Intel demonstrated a Tiger Lake system on stage in their CES 2020 keynote yesterday. One of the interesting aspects was the teaser of Thunderbolt 4, with a mention of it offering four times the speed of USB 3. After reaching out to Intel for additional details, it appears that they are not ready yet to share more information.

Intel did confirm that that they were referencing USB 3.2 Gen 2 - the 10 Gbps version - in the keynote presentation. This means that the peak speeds (40 Gbps) are not changing relative to Thunderbolt 3. Given that the Thunderbolt 3 specifications have been donated to USB-IF for USB 4.0, it appears likely that Thunderbolt 4 may be a push for Intel certification of certain Type-C ports. We look forward to receiving more concrete information from Intel regarding the new features, if any, in Thunderbolt 4.

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  • jeremyshaw - Tuesday, January 7, 2020 - link

    TB3 is currently around 22Gbps data, with the rest wasted on a DP allocation that cannot be repurposed, even when there is no video stream whatsoever.

    Does TB4 change this relationship?
    Reply
  • ltcommanderdata - Tuesday, January 7, 2020 - link

    I believe existing TB3 controllers also have a problem with uneven performance when the 2nd TB3 port in a controller is used to connect regular USB devices. The 22 Gbps limit, the USB connection stability issue, USB 3.2 2x2 compatibility, there are definitely useful improvements that TB4 can hopefully address even if the theoretical bandwidth isn't increasing.

    I guess we'll probably have to wait for Intel PCH to adopt PCIe 4.0 before Thunderbolt gets more raw bandwidth, which could take a while seeing their CPU's don't even support PCIe 4.0 yet.
    Reply
  • Santoval - Tuesday, January 7, 2020 - link

    PCIe 4.0 has much stricter signaling requirements, so a hypothetical 80 Gbps Thunderbolt based on PCIe 4.0 would require super expensive cables. Their maximum length would also need to be shorter, so it might make more sense to use a fiber optics cable rather than copper. The problem with fiber is that it cannot provide power though. Reply
  • TheUnhandledException - Tuesday, January 7, 2020 - link

    Nothing prevents you from having a hybrid cable (optical for data and copper for power). Even on TB3 power is carried by seperate wires. The big issue with optical is cost. Assumming you are using standard usb-c connector it means an electrical to optional converter in the cable at both ends. That is going to mean really expensive cables. However to go to 80+ Gbps you might not have much choice. Reply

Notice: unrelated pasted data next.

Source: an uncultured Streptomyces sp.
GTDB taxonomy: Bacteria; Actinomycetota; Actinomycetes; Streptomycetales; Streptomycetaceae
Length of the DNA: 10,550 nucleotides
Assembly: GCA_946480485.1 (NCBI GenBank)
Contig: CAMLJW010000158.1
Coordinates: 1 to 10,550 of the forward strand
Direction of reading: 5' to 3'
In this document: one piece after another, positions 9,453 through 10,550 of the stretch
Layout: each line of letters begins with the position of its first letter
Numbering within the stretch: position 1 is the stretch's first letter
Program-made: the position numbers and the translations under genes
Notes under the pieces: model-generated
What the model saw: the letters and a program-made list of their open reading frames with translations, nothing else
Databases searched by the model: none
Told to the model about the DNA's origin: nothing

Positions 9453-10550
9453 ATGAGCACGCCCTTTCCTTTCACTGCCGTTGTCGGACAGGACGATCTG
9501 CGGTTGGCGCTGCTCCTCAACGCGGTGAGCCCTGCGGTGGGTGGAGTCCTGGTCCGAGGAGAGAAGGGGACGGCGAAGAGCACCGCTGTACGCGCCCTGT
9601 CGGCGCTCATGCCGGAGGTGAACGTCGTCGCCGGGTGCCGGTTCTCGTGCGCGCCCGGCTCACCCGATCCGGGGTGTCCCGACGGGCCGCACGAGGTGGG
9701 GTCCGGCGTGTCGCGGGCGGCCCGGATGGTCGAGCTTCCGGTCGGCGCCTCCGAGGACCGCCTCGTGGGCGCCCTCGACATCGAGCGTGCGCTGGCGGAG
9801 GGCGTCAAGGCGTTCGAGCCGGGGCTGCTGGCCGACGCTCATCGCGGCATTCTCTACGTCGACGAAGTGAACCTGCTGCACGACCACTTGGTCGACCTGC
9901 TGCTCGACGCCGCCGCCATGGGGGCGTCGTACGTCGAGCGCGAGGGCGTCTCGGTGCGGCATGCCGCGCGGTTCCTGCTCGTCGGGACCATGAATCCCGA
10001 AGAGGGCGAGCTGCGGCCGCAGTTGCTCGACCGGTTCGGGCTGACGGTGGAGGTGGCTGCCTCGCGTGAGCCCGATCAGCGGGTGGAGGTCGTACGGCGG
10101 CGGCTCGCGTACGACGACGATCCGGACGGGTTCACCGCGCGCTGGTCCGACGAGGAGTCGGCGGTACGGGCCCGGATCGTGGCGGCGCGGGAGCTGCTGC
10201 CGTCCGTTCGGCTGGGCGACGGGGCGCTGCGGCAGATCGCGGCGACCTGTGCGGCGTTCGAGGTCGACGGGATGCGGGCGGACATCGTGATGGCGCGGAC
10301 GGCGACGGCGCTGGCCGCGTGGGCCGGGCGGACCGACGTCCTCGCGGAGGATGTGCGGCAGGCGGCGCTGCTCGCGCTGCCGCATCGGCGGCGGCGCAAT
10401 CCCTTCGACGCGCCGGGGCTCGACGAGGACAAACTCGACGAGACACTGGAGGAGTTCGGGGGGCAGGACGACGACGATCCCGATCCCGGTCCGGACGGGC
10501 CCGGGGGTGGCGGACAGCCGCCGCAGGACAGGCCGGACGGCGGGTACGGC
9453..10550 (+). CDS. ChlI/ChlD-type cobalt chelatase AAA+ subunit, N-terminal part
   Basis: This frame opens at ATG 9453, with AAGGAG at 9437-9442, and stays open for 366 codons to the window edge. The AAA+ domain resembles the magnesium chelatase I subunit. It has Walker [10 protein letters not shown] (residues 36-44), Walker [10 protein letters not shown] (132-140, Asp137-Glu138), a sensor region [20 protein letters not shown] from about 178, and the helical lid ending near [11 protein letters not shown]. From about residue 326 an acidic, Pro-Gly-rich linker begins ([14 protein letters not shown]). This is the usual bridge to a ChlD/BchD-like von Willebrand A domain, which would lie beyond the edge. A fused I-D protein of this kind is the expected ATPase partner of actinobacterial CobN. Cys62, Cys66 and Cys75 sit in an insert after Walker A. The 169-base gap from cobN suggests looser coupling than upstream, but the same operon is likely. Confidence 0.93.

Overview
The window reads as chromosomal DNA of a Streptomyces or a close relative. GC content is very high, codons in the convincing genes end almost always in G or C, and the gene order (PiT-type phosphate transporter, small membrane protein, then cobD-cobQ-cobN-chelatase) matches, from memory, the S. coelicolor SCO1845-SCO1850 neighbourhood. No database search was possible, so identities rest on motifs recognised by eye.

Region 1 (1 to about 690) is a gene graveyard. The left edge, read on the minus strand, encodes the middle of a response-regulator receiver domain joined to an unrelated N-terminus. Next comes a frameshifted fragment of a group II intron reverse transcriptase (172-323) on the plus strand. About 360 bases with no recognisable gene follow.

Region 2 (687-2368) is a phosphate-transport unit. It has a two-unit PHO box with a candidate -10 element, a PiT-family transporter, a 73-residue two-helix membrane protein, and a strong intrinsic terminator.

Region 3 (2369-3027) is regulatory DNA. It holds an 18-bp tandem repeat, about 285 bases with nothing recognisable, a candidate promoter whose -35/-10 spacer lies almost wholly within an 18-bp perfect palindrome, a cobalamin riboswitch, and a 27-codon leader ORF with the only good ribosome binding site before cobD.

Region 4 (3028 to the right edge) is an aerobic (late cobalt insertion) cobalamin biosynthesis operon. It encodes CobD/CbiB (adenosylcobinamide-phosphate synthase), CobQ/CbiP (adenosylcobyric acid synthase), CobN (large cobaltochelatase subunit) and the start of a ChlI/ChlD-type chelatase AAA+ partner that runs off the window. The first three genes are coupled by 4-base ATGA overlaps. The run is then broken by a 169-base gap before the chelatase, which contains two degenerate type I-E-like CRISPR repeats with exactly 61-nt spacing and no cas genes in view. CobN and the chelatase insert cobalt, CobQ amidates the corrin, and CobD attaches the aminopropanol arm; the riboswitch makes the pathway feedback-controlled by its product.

• brakdoo - Tuesday, January 7, 2020 - link

    I don't think he meant active cables. The optical transceiver should be in your laptop and the end device (like monitor). Reply
  • jeremyshaw - Tuesday, January 7, 2020 - link

    Active cables during TB2 ended up being a sore point for the suppliers, AFAIK. The photonics were only provided by Intel, and had a high enough failure rate that nobody went on to develop TB3 optical cables.

    I somewhat wonder who supplied the original joint venture (Light Peak) with Sony. Did Sony have photonics back then? Did Intel?
    Reply
  • repoman27 - Tuesday, January 7, 2020 - link

    Light Peak / Thunderbolt never used silicon photonics. The optical versions were based on conventional 850nm VCSELs from Oclaro, PIN photodiode receivers from Enablence, embedded optical engine from Avago, optical module by SAE, driver and receiver silicon from IPtronics, transceiver IC from Ensphere, and multi-mode fiber and waveguides from FOCI.

    Thunderbolt optical cables were developed using more or less off-the-shelf optical transceivers and fiber because they only needed to support 10.3125 GT/s NRZ signaling, which is rather common. Thunderbolt 3 would require transceivers capable of at least 20.625 and 10.3125 GT/s modes that also fit within the footprint and power budget of a Type-C cable connector. I'd be very surprised if anyone bothered to develop optical transceivers specifically for Thunderbolt 3 applications because the addressable market is tiny (1000's of units).
    Reply
  • TheUnhandledException - Tuesday, January 7, 2020 - link

    There is zero chance of that happening. One reason TB3 is at least marginally adopted is it is a usb-c port. So it is usb AND TB3. You can plug a TB3 device in or a usb device in. A special optical port only used by Thunderbolt isn't happening. Hell it is hard enough to get OEMs to keep widely used ports like HDMI and ethernet on laptops they aren't putting a special TB only optical port. Reply
  • rahvin - Tuesday, January 7, 2020 - link

    As much as I like TB, it's a dead standard. Even if Intel increments it it's going nowhere.

    If the USB forum wasn't so brain dead with their naming conventions and inability to force the manufacturers to a clear naming scheme TB would have died quicker than it did. Honestly anything with a licensing fee as big as Intel wanted for TB is a dead standard when USB3 is good enough. TB never saw anything other than niche use, and with it's guts contributed to USB-IF it might see broad adoption in 10 years after USB fully integrates it in the next version but otherwise it's not going anywhere. It just can't compete against USB when USB chips can be had for pennies.

    Intel's foolish if they keep spending money developing TB hoping it will go somewhere.
    Reply
  • repoman27 - Tuesday, January 7, 2020 - link

    Apple alone buys ~$150M / yr. in Thunderbolt controllers, which is probably more than Intel makes off of client Wi-Fi solutions, so there's that. If you can make decent money serving the niche applications that USB can't, why wouldn't you? Reply

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